Tonight I begin my new class in the psychoanalytic psychotherapy program at the New Center for Psychoanalysis. My class is on clinical technique, about what do you actually say when you are in the room with someone, if you are attempting unconscious exploration. In the past, this has been a stimulating class to teach with bright and interesting students and I have always felt that I got back more than I gave forward, and yet, many people have asked me why I don’t get paid for this activity. Tradition is the short answer. Those who taught me, whom I am eternally grateful to, were not paid, so I tell those interested that I am paying it forward. Upon further reflection, though, I wonder if the quality of teaching would improve if there was a stipend associated with the activity. Would market forces create a healthy competition where only the best teachers were asked back, and in turn, the teachers would have incentive to be on the top of their game? In the psychoanalytic community, this discussion is taboo. Like so many traditions, the “young” people are not supposed to question older, more established practices. Like the movie “Moneyball,” the senior members are quite certain they are making the best decisions, even though big data showed that, in fact, their “traditions” failed them. As a medical student, doing rotations in different clinical settings, I learned quickly that the practice of medicine was highly dependent on the reimbursement system, where, in the days before productivity measurements,  doctors who were salaried tended to work less than doctors who were fee for service. This seems obvious in that if someone is paid the same whether they see ten patients or twenty patients, then they are going to argue to see ten patients, and vice versa. Reimbursement systems, like all behavioral systems, impact behavior, and physician behavior is included in this paradigm, of course. So, am I saying that I would be a better teacher if there was a salary associated with it? I think so, but I am not sure. It is an interesting question.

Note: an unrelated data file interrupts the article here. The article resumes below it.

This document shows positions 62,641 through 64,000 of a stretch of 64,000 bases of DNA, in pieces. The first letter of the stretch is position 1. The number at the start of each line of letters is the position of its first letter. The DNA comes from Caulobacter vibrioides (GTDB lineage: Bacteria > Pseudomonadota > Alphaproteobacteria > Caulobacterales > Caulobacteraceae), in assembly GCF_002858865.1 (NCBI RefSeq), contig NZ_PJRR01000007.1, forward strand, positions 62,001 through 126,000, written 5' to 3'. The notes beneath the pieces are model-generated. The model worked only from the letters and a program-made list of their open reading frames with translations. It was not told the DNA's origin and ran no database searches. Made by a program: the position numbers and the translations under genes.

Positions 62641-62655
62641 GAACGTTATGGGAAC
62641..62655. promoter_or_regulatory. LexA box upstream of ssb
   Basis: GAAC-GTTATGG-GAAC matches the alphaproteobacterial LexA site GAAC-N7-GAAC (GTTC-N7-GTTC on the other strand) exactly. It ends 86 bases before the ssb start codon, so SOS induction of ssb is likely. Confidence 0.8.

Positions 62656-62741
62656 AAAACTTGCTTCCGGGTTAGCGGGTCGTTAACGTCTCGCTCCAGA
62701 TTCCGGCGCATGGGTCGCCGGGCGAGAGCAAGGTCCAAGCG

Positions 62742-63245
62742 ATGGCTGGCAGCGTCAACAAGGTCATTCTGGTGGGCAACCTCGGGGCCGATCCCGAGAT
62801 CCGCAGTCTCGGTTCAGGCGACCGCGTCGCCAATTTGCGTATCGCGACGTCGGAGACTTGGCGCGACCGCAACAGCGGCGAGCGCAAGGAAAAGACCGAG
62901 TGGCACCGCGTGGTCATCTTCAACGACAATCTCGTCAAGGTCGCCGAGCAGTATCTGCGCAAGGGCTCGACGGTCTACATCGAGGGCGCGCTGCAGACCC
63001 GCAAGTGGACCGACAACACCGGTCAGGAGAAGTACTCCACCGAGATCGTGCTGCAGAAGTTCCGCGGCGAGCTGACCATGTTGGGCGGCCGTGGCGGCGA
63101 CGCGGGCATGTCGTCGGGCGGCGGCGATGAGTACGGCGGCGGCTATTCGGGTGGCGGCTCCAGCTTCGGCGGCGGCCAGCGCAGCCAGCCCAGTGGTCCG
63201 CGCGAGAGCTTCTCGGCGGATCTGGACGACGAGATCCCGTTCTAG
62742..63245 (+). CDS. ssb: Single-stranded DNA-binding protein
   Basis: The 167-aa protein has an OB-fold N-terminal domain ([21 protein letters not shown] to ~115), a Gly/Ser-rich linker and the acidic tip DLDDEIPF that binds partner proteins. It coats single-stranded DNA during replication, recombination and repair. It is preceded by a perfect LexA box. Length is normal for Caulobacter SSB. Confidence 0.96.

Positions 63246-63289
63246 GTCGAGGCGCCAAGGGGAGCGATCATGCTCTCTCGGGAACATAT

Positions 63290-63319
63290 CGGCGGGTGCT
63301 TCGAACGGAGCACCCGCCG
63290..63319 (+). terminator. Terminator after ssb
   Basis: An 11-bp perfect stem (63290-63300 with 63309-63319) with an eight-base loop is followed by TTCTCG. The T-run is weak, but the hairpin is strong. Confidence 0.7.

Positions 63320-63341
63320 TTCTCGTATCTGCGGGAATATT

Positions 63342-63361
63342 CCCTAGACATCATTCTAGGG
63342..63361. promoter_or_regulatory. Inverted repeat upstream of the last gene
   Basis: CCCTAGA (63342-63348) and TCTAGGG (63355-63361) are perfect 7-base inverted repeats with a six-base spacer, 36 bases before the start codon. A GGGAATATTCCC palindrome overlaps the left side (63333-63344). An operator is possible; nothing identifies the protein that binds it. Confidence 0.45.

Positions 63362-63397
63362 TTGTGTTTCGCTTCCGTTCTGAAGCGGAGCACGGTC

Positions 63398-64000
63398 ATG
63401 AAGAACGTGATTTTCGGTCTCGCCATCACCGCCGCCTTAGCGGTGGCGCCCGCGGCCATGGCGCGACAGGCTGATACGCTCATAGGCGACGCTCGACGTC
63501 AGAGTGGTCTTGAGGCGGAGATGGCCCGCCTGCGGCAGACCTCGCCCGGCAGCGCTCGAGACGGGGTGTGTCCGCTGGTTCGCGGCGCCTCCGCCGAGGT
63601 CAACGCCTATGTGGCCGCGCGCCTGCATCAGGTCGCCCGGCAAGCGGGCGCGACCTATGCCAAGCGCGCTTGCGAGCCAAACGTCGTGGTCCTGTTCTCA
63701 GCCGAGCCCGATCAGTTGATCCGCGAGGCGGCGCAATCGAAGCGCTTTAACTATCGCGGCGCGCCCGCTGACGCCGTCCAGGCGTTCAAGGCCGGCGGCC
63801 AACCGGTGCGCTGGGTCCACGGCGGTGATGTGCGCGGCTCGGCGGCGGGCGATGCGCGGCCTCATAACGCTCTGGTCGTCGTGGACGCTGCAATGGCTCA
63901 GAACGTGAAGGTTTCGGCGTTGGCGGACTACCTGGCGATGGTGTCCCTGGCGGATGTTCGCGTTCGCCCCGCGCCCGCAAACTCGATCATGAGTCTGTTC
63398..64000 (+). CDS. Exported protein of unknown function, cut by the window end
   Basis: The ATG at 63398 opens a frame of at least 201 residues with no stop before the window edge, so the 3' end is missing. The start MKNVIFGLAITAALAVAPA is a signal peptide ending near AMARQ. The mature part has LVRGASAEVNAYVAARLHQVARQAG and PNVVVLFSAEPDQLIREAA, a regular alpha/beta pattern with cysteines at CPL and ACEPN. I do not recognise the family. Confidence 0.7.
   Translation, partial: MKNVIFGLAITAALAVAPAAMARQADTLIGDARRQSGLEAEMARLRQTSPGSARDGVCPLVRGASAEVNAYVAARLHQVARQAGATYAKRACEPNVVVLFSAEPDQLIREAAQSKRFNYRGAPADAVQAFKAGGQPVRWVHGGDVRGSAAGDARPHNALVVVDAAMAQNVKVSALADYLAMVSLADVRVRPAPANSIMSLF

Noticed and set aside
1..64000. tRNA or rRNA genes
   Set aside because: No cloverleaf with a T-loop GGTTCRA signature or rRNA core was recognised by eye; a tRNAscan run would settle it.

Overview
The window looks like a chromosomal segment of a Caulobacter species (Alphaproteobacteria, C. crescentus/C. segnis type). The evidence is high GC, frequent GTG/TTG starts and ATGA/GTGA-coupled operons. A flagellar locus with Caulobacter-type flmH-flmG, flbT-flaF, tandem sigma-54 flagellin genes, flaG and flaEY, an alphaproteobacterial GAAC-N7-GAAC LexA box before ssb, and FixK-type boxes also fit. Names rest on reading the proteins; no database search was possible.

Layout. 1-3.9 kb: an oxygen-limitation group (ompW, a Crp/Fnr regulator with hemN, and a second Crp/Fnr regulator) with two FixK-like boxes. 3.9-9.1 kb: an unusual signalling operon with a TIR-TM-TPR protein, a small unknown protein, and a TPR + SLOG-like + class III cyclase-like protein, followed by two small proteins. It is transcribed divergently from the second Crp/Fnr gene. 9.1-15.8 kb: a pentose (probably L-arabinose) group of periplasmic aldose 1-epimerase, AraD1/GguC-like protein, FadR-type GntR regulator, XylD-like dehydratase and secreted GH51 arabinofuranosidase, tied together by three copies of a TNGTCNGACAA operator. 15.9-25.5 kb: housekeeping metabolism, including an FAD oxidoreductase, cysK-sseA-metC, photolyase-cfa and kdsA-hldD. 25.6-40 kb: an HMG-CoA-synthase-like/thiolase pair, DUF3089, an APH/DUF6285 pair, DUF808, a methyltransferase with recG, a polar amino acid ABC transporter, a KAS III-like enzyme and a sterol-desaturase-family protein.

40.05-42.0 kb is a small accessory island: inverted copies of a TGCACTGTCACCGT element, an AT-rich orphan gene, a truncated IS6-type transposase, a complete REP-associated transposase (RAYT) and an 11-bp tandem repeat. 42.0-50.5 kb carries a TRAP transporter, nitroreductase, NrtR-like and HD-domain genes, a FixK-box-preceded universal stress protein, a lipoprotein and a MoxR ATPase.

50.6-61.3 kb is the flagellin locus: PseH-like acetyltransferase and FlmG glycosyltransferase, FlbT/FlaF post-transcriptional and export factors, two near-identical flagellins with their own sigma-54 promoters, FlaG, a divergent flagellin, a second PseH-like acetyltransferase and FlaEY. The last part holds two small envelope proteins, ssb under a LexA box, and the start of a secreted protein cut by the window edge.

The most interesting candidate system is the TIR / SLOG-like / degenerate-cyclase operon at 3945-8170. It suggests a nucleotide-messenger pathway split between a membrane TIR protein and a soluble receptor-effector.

Posted in Psychiatry in Transition, Psychoanalysis, Psychotherapy, Teaching, Teaching Psychoanalysis | 2 Comments »

The Politics of Psychotherapy

Posted by Dr. Vollmer on February 2, 2017

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How do you teach psychotherapy? What does it mean to supervise? Who should teach psychotherapy? I am involved with this question at both psychoanalytic institutes where psychoanalysis is taught and in psychiatric residencies where psychiatrists are taught. In both institutions, the teaching is done by those willing to teach, and not necessarily by the best teachers. Further, as with all work environments, friends are tapped first, again based on personal relationships and not necessarily based on what is best for students. And despite my continued plea for humility in this field, the sad truth is that we don’t know how to teach it, and student satisfaction is no proof of good teaching. Like psychotherapy itself, we have no clear guidelines about what to do and we have no clear guidelines about how to measure our effectiveness. My answer, not surprising to my readers, is to accept that psychotherapy is an art, and as such, those who choose to enhance themselves our signing up for art school, learning ideas and concepts, but no firm path to doing the work. Further, I value my credentials and I think those are important, and as such, those who teach, in my opinion, should have completed training programs which are recognized by the field, such that dynamic psychotherapy should be taught by graduates of psychoanalytic institutes since they have spent hours reading and discussing psychoanalytic concepts, and without this rigor, the depth of discussion is limited. Yet, since teaching is mostly a volunteer activity, few leaders want to impose restrictions, and so quality control is often sorely lacking. Politics is everywhere. Friends take care of their friends, and so opportunities are shared, sometimes to the detriment of students. Navigating around these waters is the art of life. Recognizing that merit based promotion is often rivaled by cronyism. We help our patients wrestle with these ideas, and so as therapists, we should understand it. I think we do, but it is still a challenge.